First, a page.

Fess Parker died this past March. I am old enough to remember the coonskin-cap craze ignited by his portrayal of Davy Crockett, in a Disney series that aired even before Madison built its first television station.
The real-life king of the wild frontier was defeated for reelection to Congress rather than support fellow Tennessean Andrew Jackson's policy for Indian removal.
"I bark at no man's bid," Crockett famously declared. "I will never come and go, and fetch and carry, at the whistle of the great man in the White House, no matter who he is."
Ol' Davy would recognize today's tea partiers as his spiritual descendants. I walked among them on the Capitol Square on tax day, April 15. Conservatives. Thousands of 'em, right in the heart of Madison! Pinch me!
Isthmus news editor Bill Lueders took a quick, Mars-like probe to test his hypothesis. His startling discovery: They're not bat-guano-crazy after all.
The liberal establishment that now controls our city, county, state and national governments is gobsmacked by this phenomenon. The Tea Party movement scrambles the liberals' narrative of "the people" taking to the streets to demand more government (check the box): protections, goodies or permission slips. These people say less is more.
The tea partiers revere the Founders - the original limited-government folk. "Most bad government results from too much government," sayeth Thomas Jefferson.
They think the U.S. Constitution - at 4,400 words the briefest written constitution in the world - makes more sense than ObamaCare's 2,000-plus pages. (Now that the bill is law, the debate can begin about what is in it.)
These people believe adults can make their own decisions, enjoy their successes and learn from their failures. Which baffles grow-the-government types like Richard Kim of The Nation magazine.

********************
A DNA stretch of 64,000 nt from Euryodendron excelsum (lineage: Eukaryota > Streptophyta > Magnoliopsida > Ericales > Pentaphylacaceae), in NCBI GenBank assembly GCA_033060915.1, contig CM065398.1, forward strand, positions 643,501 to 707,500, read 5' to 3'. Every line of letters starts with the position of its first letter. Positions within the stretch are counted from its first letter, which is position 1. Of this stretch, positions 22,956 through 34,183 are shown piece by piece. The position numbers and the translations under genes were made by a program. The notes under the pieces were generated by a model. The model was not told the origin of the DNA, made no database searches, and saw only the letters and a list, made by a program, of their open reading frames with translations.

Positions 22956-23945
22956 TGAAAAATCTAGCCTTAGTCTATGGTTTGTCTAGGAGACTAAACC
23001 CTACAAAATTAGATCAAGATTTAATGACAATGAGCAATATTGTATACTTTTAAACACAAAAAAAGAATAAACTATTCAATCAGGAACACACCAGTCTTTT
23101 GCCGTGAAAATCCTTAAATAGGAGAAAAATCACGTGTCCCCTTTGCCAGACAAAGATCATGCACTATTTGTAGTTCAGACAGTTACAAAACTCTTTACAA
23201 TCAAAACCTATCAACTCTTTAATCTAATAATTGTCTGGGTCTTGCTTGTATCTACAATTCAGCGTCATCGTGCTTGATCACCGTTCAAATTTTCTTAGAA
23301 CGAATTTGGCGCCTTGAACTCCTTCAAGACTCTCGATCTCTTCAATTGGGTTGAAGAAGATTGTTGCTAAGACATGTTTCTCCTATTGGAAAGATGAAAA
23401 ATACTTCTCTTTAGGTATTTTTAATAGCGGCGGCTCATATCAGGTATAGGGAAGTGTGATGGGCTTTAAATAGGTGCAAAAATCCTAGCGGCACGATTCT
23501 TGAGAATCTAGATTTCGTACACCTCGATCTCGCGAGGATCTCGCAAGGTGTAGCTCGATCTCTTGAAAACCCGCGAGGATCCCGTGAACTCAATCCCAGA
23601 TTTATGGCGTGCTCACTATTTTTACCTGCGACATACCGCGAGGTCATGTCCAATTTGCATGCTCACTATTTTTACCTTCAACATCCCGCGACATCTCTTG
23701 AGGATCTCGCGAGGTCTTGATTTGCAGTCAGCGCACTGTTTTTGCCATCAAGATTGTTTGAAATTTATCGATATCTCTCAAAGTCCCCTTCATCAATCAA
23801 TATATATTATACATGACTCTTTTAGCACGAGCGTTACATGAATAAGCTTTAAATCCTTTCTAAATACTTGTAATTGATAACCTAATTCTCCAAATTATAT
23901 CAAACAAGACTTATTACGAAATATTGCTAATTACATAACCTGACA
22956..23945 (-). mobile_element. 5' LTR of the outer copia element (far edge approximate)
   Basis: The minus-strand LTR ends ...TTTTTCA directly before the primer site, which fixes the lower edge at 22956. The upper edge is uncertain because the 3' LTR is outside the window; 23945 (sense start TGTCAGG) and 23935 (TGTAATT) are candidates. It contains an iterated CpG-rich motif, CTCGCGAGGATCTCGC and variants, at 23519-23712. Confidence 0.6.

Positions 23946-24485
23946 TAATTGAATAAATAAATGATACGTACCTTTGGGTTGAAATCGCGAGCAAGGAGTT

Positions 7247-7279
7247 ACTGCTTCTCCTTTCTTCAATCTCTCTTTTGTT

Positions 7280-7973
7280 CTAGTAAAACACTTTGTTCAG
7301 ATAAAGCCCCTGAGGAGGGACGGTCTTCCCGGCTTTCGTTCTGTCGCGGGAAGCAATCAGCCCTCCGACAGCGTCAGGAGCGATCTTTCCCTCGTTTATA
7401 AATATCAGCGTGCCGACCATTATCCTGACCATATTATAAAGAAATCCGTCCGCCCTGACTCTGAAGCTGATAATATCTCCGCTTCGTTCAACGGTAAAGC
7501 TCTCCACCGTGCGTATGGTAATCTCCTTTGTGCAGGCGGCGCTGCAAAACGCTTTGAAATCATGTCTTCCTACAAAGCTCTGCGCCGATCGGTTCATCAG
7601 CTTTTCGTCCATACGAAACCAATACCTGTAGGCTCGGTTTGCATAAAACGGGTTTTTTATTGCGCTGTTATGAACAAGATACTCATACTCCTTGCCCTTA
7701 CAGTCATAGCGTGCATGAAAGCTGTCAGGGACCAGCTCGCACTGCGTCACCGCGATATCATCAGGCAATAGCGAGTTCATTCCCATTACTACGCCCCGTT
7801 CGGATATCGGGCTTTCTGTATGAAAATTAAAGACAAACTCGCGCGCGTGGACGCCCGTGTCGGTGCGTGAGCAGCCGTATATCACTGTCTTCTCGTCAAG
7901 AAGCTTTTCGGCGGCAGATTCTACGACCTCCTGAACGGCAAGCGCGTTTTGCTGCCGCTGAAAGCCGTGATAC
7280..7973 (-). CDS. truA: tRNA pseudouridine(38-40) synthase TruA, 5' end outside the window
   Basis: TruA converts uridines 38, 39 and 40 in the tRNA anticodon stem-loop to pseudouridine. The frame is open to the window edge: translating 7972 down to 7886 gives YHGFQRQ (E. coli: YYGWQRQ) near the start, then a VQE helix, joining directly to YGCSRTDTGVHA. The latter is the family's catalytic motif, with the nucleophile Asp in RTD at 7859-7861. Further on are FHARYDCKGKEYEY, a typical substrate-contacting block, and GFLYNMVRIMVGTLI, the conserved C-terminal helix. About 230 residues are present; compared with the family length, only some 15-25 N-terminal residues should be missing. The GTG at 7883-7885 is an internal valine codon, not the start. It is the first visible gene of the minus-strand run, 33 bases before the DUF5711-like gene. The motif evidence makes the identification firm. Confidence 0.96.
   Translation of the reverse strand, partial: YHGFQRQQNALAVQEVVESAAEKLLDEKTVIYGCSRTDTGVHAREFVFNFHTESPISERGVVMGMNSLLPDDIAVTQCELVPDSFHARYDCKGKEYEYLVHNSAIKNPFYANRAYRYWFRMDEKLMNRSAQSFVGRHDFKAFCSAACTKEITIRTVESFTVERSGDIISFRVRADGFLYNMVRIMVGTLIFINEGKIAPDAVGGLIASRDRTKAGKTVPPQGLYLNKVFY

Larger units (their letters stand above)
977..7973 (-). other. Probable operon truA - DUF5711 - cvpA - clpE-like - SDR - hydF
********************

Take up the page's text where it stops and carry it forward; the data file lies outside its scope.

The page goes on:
"Fed a steady diet of paranoia and emotional appeals to vague concepts like freedom and liberty [vague concepts?!], they appear uninterested in the details of governing," he wrote in a recent column.
"For those on the left who believe that government should act as an agent of redistribution, this evidence should put to rest the idea that the Tea Party is a constituency we can work with," Kim scolded.
Let the battle lines be drawn.
The current debate, U.S. Rep. Paul Ryan has said, "is about what kind of country we are going to be.... Should we now subscribe to an ideology where government creates rights, is solely responsible for delivering these artificial rights, then systematically rations these rights?"
The First Amendment? Until Citizens United, McCain-Feingold rationed political speech when it matters the most, at election time. Some business corporations (such as Isthmus Publishing Co. Inc.) were granted free use of it; others were prohibited.
The Tea Party people understand how prosperity is created, since they're the ones trying to do it. Now the National Association for Business Economics tells us Dave Obey's $787 billion stimulus package did nothing but add to the nation's historic indebtedness. Greece, here we come.
My Tea Party friends understand the importance of personal responsibility. Emily Mills, my delightful fellow Isthmus blogger on TheDailyPage.com, quit her day job and now feels the Constitution requires that others come to her rescue. She's complained on her blog about being "unable to afford the health care that I need because I've chosen to walk a career path that is where my passion actually lies."
Her choice, our problem.
We are approaching the tipping point, where 51% of the people demand payment from the other 49%.
In Wisconsin, state statute now mandates full insurance coverage for cochlear implants, autism and mental health. In California, wigs are covered if you feel bad about being bald. Has it been nearly 50 years since "Ask not what your country..."?
No, we have not achieved European socialism, yet. A few years ago, a disabled man in Denmark sued the government because it would not pay for his nookie. The fellow started seeing a prostitute after a course at a social center told his class that if they had needs, "they could do something about it." Sounds like ACORN Scandinavia.
"I had a strong desire to have sex," Mr. Torben Hansen told BBC World Service's Outlook program. "I want them to cover the extra expenses for the prostitutes to get here, rather than me going to a brothel."
In Denmark, the government compensates disabled people for the extra costs they incur because of their disability. Hansen sued to get the government to pay the extra cost of in-home prostitution visits.
What do you say, Davy Crockett? Time to man the ramparts at the Alamo on behalf of "some vague concepts"?
David Blaska blogs for Isthmus on TheDailyPage.com.